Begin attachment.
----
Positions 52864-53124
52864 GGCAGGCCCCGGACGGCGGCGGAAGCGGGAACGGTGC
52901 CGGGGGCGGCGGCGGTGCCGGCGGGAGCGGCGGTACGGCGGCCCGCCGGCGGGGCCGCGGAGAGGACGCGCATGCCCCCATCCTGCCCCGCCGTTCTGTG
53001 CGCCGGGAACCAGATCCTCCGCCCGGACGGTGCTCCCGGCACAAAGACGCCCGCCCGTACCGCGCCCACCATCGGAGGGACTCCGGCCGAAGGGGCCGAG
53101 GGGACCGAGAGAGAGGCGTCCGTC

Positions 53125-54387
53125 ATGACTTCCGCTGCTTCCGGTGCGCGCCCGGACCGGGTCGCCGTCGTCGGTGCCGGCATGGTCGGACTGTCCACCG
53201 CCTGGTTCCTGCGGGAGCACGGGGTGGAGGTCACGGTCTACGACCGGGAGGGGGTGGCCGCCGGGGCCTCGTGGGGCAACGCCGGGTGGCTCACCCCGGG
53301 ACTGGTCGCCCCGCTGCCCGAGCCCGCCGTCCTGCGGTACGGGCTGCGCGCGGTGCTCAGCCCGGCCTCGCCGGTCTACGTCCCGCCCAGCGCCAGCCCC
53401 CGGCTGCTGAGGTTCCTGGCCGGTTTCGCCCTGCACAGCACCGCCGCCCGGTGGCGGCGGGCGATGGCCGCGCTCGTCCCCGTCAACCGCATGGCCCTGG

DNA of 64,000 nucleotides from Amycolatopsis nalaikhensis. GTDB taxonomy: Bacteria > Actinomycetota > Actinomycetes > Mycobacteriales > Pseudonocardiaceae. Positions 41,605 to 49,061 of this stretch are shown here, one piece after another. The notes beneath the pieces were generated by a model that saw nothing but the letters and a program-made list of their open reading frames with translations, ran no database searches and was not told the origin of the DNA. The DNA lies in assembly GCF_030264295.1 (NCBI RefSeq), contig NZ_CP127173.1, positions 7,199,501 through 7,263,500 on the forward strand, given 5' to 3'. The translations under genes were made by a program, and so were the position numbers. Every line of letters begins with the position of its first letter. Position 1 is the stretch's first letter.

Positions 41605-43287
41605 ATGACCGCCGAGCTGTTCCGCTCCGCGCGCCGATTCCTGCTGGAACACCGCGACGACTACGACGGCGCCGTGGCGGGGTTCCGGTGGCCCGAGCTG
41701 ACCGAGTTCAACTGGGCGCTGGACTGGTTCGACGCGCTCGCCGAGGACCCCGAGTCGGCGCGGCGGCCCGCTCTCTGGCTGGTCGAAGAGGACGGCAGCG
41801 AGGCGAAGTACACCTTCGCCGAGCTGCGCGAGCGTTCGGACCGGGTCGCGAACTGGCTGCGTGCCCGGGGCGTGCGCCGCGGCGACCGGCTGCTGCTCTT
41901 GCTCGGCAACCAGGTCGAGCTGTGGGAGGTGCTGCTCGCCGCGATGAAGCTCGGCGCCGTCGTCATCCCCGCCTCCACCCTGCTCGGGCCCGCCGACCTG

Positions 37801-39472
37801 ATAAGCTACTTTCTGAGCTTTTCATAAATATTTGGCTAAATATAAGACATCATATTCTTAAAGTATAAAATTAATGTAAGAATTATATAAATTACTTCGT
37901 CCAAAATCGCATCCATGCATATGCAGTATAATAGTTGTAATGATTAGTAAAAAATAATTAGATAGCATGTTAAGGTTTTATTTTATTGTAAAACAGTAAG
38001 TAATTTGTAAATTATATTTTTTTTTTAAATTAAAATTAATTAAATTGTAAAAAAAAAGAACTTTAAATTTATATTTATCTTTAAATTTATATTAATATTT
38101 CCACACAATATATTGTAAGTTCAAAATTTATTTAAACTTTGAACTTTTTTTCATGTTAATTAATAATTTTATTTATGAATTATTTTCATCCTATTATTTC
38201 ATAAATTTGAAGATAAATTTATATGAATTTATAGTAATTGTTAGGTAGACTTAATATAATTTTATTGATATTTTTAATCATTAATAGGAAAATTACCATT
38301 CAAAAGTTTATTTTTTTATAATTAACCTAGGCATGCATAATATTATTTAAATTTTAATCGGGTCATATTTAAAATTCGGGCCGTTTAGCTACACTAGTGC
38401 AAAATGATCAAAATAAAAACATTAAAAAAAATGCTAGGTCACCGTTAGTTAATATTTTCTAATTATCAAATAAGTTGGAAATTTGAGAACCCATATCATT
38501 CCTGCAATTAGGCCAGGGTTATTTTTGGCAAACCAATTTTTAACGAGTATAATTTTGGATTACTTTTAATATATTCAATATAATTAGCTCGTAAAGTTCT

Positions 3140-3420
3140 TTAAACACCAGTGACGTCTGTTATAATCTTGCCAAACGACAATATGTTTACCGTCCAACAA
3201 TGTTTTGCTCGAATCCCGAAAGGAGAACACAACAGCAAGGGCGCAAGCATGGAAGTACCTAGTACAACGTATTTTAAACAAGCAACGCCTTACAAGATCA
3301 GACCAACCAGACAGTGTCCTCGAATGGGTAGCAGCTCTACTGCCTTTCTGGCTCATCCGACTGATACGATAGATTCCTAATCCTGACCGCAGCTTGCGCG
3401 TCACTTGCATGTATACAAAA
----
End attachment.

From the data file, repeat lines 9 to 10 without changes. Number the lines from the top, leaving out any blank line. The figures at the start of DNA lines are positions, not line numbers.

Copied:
53301 ACTGGTCGCCCCGCTGCCCGAGCCCGCCGTCCTGCGGTACGGGCTGCGCGCGGTGCTCAGCCCGGCCTCGCCGGTCTACGTCCCGCCCAGCGCCAGCCCC
53401 CGGCTGCTGAGGTTCCTGGCCGGTTTCGCCCTGCACAGCACCGCCGCCCGGTGGCGGCGGGCGATGGCCGCGCTCGTCCCCGTCAACCGCATGGCCCTGG